I’ve been doing a lot with leaves: wrapping sticky rice in them for zongzi, rolling dolmas, perfuming cheese and mixing cocktails, and folding banana leaf tamales. When I began this leaf-cooking project, I figured that by now I’d be fed up by the time I finished testing. But after months of ruminating over the world’s myriad ways of cooking with leaves, I still find myself smitten with perilla.
The spiky, ovoid leaves are pretty and fragrant on their own, excellent as herbal sushi garnishes or muddled into a mojito. But they’re hearty and dynamic enough to stand up to a range of cooking methods.
A Perilla Primer
There are several varieties of Perilla frutescens, and while Americans are most familiar with the green Japanese version known as shiso (Perilla frutescens var. crispa), it is certainly not the only edible perilla worth looking out for.
Shiso is common in sushi restaurants, though it also makes appearances in Japanese soups and noodle dishes. It’s sometimes battered and fried as tempura or used as an ingredient in maki, though it’s most commonly associated with Japanese salt-pickled plums (umeboshi).
A dark purple version of the herb is used by Japanese chefs as one of the key ingredients in traditional pickling brine recipes, where it lends its plummy hue to the tart green fruit. Tender green shiso, which was not widely cultivated in Japan until the 1960s, is often served with the pickles; the herb’s bright, minty perfume with hints of cinnamon and clove, along with its crisp, fresh texture make it an elegant complement to sweet and salty fermented plums.
Perilla is a member of the mint family, and shiso’s accessible, anise- and basil-like flavor has launched it into Western popularity over the past few decades. While traditionally considered a savory herb, bartenders and pastry chefs snatched up the ingredient and incorporated the leaves into herbal cocktails and desserts. In 2009, Pepsi Japan even got in on the mounting shisomania with a limited run, electric green Shiso Pepsi.
How the World Cooks With Them
Yet for all of shiso’s popularity in Japan, perilla is not exclusively an island plant. In Vietnam, a potent, bronze-colored version known as tia tô is added to salads, stews, pickles, and noodles and a sturdier, older strain of Perilla frutescens most likely made its way from the mountainous regions of southern China and India. Chinese and Korean cooks still use these large, mild, tougher leaves as an aromatic vegetable or edible wrapping instead of an herb.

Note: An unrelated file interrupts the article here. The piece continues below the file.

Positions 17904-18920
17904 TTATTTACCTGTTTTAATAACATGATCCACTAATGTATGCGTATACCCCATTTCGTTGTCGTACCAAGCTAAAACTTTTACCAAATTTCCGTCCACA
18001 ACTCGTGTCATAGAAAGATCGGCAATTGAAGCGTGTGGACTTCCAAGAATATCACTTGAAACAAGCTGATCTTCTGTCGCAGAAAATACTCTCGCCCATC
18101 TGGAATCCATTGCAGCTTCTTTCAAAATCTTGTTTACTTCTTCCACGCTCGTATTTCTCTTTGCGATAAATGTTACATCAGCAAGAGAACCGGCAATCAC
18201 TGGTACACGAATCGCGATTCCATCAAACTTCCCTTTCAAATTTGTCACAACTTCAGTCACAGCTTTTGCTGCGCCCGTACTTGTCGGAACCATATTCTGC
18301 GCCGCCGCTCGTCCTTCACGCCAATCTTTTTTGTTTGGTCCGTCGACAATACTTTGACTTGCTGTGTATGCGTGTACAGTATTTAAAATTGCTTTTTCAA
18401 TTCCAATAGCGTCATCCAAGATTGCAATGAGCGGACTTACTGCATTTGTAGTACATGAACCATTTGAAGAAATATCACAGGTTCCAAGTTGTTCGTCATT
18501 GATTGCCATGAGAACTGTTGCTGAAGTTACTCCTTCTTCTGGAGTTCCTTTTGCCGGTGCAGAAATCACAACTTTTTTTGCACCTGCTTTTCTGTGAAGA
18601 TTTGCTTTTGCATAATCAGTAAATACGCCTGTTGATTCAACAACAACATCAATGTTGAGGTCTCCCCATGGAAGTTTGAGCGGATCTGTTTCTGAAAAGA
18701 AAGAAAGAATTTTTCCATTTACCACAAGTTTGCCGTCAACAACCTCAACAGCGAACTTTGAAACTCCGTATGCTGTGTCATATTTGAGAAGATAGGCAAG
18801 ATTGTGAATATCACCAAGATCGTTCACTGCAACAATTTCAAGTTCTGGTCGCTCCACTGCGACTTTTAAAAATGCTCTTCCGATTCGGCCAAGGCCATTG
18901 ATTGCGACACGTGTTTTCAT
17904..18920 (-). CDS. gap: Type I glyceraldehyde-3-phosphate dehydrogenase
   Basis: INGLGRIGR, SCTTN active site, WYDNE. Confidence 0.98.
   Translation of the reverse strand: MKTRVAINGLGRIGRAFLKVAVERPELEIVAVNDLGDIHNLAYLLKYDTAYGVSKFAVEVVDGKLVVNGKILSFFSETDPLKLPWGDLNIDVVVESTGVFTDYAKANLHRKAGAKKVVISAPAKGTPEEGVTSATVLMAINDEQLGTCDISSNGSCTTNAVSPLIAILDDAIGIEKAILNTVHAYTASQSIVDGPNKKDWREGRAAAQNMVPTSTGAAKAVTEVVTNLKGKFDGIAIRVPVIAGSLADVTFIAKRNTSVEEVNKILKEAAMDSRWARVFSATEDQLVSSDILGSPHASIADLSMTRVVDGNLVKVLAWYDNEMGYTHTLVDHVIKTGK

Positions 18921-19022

In northern China, sweet bean-filled steamed buns called suziyie doubao are wrapped in perilla, while in Korea, the pointy, serrated leaves are marinated in a mixture of soy sauce, alliums, and chile flakes, then served with steamed rice as a simple and wholesome side dish called kkaennip jangajji. The Korean strain of perilla, deulkkae, literally translates to “wild sesame” and so the leaves are often referred to as sesame leaves at Korean markets—though the leaves have no relation to the true sesame plant.
Where to Find Perilla
When you are ready to start cooking with shiso or deulkkae, look for it at Asian grocery stores with large produce sections, such as the national chains, Mitsuwa and H Mart. The leaves are cultivated and imported year-round and are increasingly easy to track down.
If you are looking for domestically-produced perilla, check farmers’ markets in areas with large Korean, Japanese, Chinese, and Vietnamese populations, or order some seeds online and grow your own; they are low-maintenance annuals that do well in containers or in the ground with lots of light. Be sure to use the leaves fresh, as even the most pungent varieties lose much of their aroma when dried.